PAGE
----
A dedicated barangay employee, Veronica Amahan, found ways to increase her family’s finances when she joined the livelihood program in her community — earning money through making paper beads and other crafts from recycled materials.
Under the tutelage of the community chairperson, Nida Cabrera, Veronica and her group went as far as their creativity could go—making artistic bags out of paper beads.
Focus and Drive
Veronica was one of the pioneering women who joined Ms. Nida in the community livelihood program– spreading the “green” campaign by making crafts out of waste materials. With the meager income she gets as a barangay employee, Veronica thought that the community livelihood program would help her make ends meet.
One of the projects of the livelihood program includes making bags out of paper beads. The paper-beaded bags were very elaborate thus putting Veronica’s skill and dexterity to the test.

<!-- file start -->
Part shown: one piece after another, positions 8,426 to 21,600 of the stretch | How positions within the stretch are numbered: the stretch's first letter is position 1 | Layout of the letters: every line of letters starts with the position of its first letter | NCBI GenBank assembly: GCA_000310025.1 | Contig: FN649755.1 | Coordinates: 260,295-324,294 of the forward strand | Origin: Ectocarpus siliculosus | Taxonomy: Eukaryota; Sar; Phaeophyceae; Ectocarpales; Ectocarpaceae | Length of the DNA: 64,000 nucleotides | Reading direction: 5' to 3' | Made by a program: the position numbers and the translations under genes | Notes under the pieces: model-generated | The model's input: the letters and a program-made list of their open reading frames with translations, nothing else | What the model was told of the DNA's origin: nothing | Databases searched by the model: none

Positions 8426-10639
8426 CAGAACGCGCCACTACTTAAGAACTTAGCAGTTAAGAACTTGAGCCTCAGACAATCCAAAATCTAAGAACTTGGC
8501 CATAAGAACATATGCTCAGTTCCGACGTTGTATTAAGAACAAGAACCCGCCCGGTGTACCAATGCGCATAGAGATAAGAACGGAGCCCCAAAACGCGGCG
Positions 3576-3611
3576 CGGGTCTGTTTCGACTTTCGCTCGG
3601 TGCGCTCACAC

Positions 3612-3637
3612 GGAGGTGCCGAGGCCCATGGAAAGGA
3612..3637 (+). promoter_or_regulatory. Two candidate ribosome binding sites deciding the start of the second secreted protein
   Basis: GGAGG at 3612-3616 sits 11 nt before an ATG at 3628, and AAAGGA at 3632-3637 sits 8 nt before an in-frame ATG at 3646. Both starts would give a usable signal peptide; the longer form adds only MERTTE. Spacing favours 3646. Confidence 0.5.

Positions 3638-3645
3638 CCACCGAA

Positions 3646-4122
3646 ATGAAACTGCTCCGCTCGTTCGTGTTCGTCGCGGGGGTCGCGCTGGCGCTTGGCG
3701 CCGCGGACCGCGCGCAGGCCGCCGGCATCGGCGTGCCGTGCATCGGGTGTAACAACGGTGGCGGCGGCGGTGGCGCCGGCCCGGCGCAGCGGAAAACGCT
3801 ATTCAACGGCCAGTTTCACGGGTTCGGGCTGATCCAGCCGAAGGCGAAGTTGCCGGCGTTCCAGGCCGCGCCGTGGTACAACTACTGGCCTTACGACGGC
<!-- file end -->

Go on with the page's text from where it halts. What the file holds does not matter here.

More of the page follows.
Creating the bags was never easy and for Veronica, it takes a lot of practice and dedication to perfect the job. Added to this was a struggle every beadmaker faces– sewing the beads together with their bare hands. As such, Veronica and her co-beaders often have scratches and cuts at the end of the day.
Due to the technical difficulties of the job, some of her friends quit. But she stayed, persevered and remained as the only paper-beaded bag maker of the livelihood program.
Resilience and Artistry
For eleven years, Veronica has toiled, honed her craft and has now adjusted to the strain that comes with producing paper beaded bags. When occupied with work in the barangay, she can finish two bags in a day but can complete three to four bags in her spare time.
Now widowed and with only one child left under her care, Veronica continues to get by financially all because of her great work ethic, expertise in her field and a strong sense of loyalty and commitment.
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